The unorthodox discharge of criminal cases against Shah, Kataria and the senior police officers without hearing evidence against them, and the failure to summon and hear many key witnesses before acquitting the remaining 22 accused renders suspect the credibility and fairness of the court.
This battle for justice hasn’t ended, though. It took 31 years for even constables to be convicted of the 1987 Hashimpura massacre of 41 Muslim men, and 34 years for Congress leader Sajjan Kumar to be punished for leading mobs that slaughtered Sikhs in Delhi in 1984. A day will come when it is revealed to the relatives of Sheikh, Kauser Bi and Prajapati how their loved ones were killed, and to the people of this country the mettle and character of those who rule it.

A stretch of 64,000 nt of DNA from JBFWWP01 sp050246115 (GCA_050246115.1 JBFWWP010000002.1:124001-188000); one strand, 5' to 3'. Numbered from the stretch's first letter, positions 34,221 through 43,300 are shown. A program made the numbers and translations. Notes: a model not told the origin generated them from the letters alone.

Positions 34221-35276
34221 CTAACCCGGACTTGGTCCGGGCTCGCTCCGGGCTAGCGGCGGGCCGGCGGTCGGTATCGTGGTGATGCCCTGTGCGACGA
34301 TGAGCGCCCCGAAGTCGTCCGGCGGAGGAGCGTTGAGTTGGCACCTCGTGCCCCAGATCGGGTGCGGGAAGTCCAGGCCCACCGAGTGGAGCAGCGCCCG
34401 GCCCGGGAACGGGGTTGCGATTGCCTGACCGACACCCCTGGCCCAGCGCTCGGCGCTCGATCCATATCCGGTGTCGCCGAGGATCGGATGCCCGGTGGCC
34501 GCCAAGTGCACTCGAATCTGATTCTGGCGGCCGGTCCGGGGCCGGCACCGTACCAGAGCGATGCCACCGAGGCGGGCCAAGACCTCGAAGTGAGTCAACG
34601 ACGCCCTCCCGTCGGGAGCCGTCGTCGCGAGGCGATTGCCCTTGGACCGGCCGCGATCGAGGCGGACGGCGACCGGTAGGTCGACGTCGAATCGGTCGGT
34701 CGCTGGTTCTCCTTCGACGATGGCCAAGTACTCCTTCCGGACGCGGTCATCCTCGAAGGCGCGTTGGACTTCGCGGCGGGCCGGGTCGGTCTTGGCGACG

But even as we write this, we read with dismay the news of HD Kumaraswamy being caught on tape directing presumably a senior police officer to avenge the killing of a ruling party leader. The Karnataka chief minister instructs the officer to “mercilessly kill” the accused “in a shootout”. “There would be no problem,” he assures him. It is a sobering reminder that the malaise of extrajudicial killings ordered by people at the highest levels of political authority was not confined to Modi and Shah’s Gujarat.
Corrections and clarifications: This article was updated with the information available about the detailed trial court order as reported by the Indian Express today.